Articles in Grammar

From "A" to "The" with "An" and "Some" Between

articles in English
The title of James Joyce's first novel (A Portrait of the Artist as a Young Man, 1916), contains two indefinite articles (a) and one definite article (the). (Pan Macmillan)

In English grammar, an article is a type of determiner that precedes and provides context to a noun, categorizing it and the article as either definite or indefinite.

Articles are used as both a part of speech and written English and — depending on the audiences' native tongue — may present challenges to the listener or reader's comprehension of the definiteness of the noun the article is modifying.

There are three main articles in English grammar: "the," "a," and "an" — though "some" can also be used in certain contexts like "give me some food." 

Definite Versus Indefinite Articles

Generally speaking, the definite article "the" specifies a particular individual in a particular context. Such is the case in sentences like this, where "the case" is a specific thing that you, the reader, can determine that I am referring to in this moment.

On the other hand, indefinite articles like "a" and "an" indicate that the following noun is not able to be identified specifically by the writer or speaker. Such would be the case if I were to say "a reader of this article" instead of referencing "you, the reader." The indefinite article "a" is always used before a consonant sound while "an" is always used before a vowel sound.

The word "some" can be used in cases where the noun in question is definite, but the quantity in question is not which essentially means that the word "some" is interpreted as an article in particular contexts, though it is typically considered part of the larger category of quantitative determiners in general.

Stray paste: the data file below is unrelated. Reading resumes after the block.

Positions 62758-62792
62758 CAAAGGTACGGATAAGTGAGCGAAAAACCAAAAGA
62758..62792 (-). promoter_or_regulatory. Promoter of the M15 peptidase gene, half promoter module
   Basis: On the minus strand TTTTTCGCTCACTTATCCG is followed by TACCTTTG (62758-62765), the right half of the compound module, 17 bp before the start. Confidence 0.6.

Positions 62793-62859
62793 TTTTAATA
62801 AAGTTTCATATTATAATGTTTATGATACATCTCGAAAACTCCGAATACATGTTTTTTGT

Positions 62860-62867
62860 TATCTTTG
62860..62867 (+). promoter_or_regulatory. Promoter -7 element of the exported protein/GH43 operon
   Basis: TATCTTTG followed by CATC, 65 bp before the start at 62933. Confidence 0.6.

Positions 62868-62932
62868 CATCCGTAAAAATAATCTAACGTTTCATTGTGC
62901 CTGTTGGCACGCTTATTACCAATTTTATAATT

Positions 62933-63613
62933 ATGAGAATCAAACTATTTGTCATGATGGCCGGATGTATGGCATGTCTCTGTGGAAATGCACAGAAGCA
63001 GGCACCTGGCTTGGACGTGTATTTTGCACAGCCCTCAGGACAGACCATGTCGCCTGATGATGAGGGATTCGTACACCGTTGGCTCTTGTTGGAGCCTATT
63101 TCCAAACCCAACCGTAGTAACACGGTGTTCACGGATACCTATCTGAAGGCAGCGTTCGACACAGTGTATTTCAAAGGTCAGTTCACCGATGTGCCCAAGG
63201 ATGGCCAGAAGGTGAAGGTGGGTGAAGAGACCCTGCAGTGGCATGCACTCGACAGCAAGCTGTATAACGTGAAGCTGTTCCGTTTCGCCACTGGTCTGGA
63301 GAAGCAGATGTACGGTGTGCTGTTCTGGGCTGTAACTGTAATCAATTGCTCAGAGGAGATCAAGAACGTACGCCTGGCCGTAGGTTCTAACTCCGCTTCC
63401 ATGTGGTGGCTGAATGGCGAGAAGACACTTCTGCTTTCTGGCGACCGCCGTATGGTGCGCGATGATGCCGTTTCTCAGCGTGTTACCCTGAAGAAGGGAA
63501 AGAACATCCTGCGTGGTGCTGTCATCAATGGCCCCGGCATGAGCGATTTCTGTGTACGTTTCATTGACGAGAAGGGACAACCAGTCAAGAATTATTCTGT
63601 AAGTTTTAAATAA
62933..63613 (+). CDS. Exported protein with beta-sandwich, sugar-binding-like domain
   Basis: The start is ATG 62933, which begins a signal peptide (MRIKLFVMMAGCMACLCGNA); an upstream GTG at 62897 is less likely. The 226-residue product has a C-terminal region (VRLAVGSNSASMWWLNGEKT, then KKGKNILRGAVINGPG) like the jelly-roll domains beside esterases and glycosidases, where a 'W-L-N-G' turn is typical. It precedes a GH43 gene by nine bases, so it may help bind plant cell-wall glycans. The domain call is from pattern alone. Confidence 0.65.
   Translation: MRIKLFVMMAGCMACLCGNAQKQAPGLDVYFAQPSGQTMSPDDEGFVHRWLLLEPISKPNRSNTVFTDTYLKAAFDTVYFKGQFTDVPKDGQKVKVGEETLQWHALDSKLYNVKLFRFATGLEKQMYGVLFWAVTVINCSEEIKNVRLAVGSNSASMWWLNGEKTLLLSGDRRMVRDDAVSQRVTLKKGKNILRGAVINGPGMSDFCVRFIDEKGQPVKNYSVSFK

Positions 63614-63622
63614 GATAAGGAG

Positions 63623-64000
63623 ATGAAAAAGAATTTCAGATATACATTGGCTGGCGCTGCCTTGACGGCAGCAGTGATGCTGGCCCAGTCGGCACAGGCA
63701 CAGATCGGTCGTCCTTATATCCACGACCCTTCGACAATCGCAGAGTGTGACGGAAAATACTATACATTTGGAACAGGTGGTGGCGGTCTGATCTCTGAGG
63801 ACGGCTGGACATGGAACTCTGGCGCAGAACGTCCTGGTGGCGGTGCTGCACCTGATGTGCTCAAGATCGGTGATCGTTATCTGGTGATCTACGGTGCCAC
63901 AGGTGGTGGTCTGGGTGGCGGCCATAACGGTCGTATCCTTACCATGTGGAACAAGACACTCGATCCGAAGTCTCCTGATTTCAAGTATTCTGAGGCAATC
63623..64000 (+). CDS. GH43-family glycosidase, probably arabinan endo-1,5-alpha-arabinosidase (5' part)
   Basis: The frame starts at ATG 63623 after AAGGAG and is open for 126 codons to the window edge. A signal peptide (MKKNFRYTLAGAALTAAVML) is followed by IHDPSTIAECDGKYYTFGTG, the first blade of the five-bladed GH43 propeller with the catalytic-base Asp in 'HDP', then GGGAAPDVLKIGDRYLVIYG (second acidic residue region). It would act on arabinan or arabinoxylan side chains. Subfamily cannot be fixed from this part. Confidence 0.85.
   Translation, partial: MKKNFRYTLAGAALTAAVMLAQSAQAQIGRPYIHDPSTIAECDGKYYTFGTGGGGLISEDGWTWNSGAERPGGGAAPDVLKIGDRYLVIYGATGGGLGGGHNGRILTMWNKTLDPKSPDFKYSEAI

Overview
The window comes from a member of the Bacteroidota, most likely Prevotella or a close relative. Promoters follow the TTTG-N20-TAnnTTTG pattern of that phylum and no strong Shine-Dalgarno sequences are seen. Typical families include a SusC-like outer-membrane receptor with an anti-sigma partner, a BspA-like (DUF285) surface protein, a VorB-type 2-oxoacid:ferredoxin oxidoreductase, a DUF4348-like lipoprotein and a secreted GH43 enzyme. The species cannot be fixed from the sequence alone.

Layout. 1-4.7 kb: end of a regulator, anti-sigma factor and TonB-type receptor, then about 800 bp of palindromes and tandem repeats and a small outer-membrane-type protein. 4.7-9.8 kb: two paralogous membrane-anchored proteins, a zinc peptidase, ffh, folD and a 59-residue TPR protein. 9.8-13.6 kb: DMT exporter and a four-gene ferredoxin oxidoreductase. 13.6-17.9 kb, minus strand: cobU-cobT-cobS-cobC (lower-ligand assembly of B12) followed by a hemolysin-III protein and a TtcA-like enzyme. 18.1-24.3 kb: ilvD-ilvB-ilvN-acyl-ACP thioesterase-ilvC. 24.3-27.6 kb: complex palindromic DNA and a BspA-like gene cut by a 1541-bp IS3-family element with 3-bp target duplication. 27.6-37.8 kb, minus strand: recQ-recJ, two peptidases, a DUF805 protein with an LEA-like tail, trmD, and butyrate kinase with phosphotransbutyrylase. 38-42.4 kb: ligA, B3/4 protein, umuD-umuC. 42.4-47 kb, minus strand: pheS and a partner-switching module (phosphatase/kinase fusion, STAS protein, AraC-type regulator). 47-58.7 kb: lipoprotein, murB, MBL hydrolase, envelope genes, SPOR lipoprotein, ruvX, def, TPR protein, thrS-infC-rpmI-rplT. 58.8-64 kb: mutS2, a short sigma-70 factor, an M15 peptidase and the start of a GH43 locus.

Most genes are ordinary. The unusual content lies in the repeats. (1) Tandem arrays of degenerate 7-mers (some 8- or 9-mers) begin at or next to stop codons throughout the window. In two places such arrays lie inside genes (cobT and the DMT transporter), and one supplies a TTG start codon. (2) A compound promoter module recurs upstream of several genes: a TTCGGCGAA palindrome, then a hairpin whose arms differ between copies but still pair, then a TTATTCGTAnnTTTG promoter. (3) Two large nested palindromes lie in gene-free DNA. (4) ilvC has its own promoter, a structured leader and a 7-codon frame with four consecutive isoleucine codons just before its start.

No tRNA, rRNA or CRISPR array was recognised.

Popular and Variable Rhetoric

According to Ben Yagoda's "When You Catch an Adjective, Kill It," the word "the" is the most commonly used word in the English language, occurring "nearly 62,000 times in every million words written or uttered — or about once every 16 words." Meanwhile, "a" ranks as the fifth most commonly used word — unfortunately for "an," it only ranks 34th, mostly due to the abundance of definite nouns (and situations calling for such).

Interestingly, Yagoda goes on to say that the differences between these three articles — and omitting articles altogether, known as the "zero article" — are so vast that most grammar books simply brush over the topic as implicitly understood. He adds that these books often say that by the age of four "native English speakers know in their bones the difference between 'I drank Coke,' 'I drank the Coke,' and 'I drank a Coke.'"

As a result, many second-language learners can find practical application of articles to be challenging, especially if they have to learn the entire meaning of noun definiteness if their native language lacks the concept. For instance, Chinese learners of English oftentimes underuse articles and overuse the zero article because their language does not call for articles in any fashion — it's assumed as part of their vernacular that you are referring to "the apple" when you say the Mandarin word for "apple."

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Your Citation
Nordquist, Richard. "Articles in Grammar." ThoughtCo, Apr. 20, 2017, Nordquist, Richard. (2017, April 20). Articles in Grammar. Retrieved from Nordquist, Richard. "Articles in Grammar." ThoughtCo. (accessed December 13, 2017).